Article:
I’m pretty sure there’s a plan to make more Dark Tower films. However, that might be a problem because the movie is receiving negative reviews from both critics and Stephen King fans. Some important details from the books were purposefully omitted because they could be explained in later films. For example, you’ll see graffiti that says, “Hail to the Crimson King!” The viewer doesn’t know it, but the Man in Black and the Low Men are simply pawns to a cosmic entity known as the Crimson King. You’ll see the tagline, but it doesn’t have any context. The film makers probably wanted to save that information for a sequel, but it would have been valuable in the first movie. They never mentioned Walter O’Dim’s real name either. His actual name is Randall Flagg and he appeared in several of Stephen King’s works. The Man in Black or Randall Flagg was also the main antagonist in The Stand and The Eyes of the Dragon. Hopefully, The Dark Tower will be successful enough to warrant a sequel.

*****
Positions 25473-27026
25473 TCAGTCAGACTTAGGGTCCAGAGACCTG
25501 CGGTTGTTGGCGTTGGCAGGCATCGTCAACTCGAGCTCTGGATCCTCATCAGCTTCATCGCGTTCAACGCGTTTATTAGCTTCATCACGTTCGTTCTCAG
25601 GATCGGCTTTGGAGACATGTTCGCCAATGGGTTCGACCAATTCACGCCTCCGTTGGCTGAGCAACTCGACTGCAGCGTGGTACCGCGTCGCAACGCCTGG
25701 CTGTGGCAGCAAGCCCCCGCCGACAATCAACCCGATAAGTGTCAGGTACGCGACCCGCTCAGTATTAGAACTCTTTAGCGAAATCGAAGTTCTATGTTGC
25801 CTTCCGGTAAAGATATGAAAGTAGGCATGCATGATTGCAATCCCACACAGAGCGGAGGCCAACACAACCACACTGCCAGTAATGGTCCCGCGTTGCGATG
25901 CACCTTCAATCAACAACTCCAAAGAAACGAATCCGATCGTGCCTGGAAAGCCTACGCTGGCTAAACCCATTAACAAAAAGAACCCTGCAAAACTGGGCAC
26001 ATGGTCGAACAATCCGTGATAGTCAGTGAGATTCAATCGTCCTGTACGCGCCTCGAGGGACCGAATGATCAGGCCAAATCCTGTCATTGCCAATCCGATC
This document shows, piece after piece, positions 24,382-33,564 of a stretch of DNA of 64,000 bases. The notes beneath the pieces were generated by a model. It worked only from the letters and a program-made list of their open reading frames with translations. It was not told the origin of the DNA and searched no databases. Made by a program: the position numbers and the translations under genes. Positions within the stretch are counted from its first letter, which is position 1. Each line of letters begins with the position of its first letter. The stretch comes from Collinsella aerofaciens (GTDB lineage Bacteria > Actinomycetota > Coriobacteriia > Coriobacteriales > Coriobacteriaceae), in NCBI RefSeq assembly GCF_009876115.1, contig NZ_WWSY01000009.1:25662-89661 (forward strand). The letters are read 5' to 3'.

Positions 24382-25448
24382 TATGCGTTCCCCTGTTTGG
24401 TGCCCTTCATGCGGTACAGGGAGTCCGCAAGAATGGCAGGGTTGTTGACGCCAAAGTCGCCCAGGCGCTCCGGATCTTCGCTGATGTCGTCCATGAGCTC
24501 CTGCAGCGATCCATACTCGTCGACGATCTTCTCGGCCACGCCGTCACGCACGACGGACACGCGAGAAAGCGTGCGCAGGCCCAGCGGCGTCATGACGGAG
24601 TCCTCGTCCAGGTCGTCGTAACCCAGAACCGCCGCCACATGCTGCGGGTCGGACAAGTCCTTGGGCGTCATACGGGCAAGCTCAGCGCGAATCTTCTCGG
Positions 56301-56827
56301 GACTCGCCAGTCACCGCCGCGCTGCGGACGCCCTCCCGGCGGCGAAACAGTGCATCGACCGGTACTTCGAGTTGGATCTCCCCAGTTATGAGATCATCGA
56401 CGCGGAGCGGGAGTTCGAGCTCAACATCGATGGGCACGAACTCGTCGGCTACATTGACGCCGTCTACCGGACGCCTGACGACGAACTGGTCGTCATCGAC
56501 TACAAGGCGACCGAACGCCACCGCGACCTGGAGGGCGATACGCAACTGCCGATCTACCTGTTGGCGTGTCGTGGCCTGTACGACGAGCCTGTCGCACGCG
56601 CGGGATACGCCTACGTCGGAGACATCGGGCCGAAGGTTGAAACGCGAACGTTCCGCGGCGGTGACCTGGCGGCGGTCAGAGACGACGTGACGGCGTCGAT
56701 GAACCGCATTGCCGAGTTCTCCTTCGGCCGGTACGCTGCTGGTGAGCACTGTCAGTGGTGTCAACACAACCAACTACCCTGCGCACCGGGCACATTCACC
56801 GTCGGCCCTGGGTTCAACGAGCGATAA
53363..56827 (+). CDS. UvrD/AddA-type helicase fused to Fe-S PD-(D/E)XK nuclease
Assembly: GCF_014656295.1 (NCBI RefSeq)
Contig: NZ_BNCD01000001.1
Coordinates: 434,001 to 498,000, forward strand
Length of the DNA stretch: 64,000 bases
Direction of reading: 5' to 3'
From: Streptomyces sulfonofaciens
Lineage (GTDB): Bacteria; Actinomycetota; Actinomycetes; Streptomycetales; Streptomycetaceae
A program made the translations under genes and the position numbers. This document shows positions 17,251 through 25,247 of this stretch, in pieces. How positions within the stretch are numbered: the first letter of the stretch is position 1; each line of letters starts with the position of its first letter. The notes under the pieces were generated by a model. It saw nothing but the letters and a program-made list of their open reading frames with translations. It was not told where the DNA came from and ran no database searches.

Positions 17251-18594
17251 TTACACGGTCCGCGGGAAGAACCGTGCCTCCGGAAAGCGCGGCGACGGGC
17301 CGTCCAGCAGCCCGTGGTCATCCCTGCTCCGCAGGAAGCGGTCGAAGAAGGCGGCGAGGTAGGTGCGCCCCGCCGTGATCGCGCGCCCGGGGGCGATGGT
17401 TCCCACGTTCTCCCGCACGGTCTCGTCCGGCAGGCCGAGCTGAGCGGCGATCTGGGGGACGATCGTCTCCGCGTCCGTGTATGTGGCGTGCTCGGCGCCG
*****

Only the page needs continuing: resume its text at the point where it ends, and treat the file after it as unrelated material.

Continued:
Ironically, Jake is the central protagonist of this movie. It’s his film and Roland plays a guardian or mentor who rescues him. That was not an effective strategy. Roland Deschain was the undisputed protagonist in The Dark Tower book series. It makes sense because most of the series takes place in his home dimension called Midworld. He’s a gunslinger and action hero who’s on a quest to defeat the ultimate evil. Jake should be his sidekick and a friend who gives a different view on their situation. Even though I enjoyed their relationship, some elements were almost backwards. Roland as the main character was one of the few elements I preferred from the book series.